Way Upstream at Chichester Festival Theatre

Sarah Parish (far right) in rehearsals for Way Upstream.
Sarah Parish (far right) in rehearsals for Way Upstream.
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After 16 years away from the stage, Sarah Parish is being thrown in at the deep end at Chichester Festival Theatre.

Her stage return involves a 22-foot boat and 69,000 litres of water in a show that is about as technically challenging (for the technicians at least) as they come.

Alan Ayckbourn’s Way Upstream is at the venue from April 23-May 16 – and Sarah, who lives near Alresford in Hampshire, is delighted to clamber on board the boat which will float centre-stage.

‘You are getting a full-blown river on the stage,’ says Sarah whose many television appearances including leading roles in Cutting It, Mistresses and W1A. ‘They have got a real boat that has been designed to be lowered on a hydraulic arm, and the water will move backwards so it will look like the boat is moving.

And Sarah is quite accepting – it’s all going to upstage the actors for the first 10 minutes or so. ‘But that’s great. It’s a proper piece. We want people to go “Oh my god!” at first. We have got banks that move forwards. You want that impact.’

And then the characters will take over in Ayckbourn’s tale of four old friends looking forward to two weeks off on the beautiful River Orb.

You are getting a full-blown river on the stage. They have got a real boat that has been designed to be lowered on a hydraulic arm, and the water will move backwards so it will look like the boat is moving.

Sarah Parish

‘The two couples are very different, both going on holiday together when they really shouldn’t be in a confined space together. They don’t have that much in common, and being in a tiny space brings out the worst in everybody.’

One couple is shy but quite laid back. The other couple – of which Sarah is half – are very loud, very open and really quite ghastly: ‘It’s a great part for me to play. I really don’t get to play these big loud characters on screen. I often play quite a hard character, but they are not vulgar like this. My character is very unhappy with her lot in life. I think she feels she deserves an awful lot more. She is very selfish. She would have loved to have worked in show business, but it didn’t work out, and she has married this man that has not made her dreams come true.’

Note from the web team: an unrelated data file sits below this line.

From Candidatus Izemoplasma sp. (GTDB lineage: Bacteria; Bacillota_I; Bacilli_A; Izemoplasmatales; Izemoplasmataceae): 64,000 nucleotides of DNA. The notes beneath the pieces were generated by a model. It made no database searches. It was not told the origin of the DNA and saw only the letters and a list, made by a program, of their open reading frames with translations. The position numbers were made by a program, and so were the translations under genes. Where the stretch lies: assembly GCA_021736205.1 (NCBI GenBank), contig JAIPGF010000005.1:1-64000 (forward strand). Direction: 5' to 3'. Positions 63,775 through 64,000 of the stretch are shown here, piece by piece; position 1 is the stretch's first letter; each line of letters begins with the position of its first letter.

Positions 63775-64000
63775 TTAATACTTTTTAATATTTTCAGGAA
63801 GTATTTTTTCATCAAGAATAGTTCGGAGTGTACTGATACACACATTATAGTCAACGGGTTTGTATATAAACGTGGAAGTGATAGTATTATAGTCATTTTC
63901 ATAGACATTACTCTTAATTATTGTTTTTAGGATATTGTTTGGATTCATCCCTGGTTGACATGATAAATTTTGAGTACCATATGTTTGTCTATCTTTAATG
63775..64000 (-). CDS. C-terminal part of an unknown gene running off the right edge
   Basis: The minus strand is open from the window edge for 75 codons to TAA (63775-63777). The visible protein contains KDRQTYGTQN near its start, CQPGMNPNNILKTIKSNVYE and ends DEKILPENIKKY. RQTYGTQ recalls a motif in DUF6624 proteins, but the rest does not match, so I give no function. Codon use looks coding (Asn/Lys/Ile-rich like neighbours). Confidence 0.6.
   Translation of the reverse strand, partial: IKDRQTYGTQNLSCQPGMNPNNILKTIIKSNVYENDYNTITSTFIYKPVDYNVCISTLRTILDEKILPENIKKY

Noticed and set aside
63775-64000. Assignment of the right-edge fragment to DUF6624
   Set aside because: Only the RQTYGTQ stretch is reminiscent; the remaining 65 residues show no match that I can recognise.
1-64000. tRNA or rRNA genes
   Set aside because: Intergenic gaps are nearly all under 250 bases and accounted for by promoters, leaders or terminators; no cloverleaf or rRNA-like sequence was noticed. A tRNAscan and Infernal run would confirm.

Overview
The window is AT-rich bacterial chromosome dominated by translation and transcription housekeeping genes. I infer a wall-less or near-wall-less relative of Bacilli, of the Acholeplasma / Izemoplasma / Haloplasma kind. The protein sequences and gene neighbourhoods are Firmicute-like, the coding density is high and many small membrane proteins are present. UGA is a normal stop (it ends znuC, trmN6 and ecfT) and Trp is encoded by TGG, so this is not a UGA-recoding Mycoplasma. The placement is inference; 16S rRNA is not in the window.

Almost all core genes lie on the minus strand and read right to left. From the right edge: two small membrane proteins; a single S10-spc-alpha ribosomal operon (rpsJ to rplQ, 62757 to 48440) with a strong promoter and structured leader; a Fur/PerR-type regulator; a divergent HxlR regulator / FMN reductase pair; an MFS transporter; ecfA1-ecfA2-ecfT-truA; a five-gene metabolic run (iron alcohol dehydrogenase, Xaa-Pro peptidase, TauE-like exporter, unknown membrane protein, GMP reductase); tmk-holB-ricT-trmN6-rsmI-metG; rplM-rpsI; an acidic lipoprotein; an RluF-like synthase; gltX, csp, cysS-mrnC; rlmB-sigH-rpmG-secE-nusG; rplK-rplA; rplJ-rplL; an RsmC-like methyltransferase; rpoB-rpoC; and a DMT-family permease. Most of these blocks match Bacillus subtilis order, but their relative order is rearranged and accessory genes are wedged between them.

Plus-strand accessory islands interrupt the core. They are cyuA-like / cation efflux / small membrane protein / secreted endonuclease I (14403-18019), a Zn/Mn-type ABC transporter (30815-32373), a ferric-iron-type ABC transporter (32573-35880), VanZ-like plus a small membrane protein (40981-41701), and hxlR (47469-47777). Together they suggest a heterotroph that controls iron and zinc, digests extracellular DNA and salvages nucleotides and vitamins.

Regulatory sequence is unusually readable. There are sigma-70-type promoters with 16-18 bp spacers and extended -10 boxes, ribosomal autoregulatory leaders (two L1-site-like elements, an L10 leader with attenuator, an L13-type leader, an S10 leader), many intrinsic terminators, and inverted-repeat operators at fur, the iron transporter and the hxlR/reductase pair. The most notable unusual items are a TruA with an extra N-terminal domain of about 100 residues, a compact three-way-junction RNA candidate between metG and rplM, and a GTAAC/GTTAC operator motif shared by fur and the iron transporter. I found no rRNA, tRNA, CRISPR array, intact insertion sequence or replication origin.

Sarah has made her name through her extensive screen credits: ‘But when I left drama school, theatre was all I ever did for six to seven years, and then at the age of 28-29, I started work in TV, and it just escalated from there. It’s very difficult to turn a TV job down to do theatre. TV pays very well, and the hours are good. I found myself doing TV job after TV job after TV job, and I thank my lucky stars for that.

‘It then got to the point where I lost my nerve a little bit for the stage. It was only recently that I thought I was ready to have another go.

‘My last time on stage was 1999. I did the Ben Elton play Popcorn in the West End. But I was brought up doing theatre. I was doing plays as a little girl. I was in youth theatre. I am used to it. I just had a huge break from it.’

So is there more to come?

‘[Chichester Festival Theatre] could become a regular theatre for me. But it pays so badly, theatre. If you get a couple of good TV jobs, then a theatre job is like a treat you give yourself because there is no money in it. I would like to do a play every year. It’s great for an actor to flex different muscles, but theatre is so time-consuming.’

Tickets on 01243 781312.

PHIL HEWITT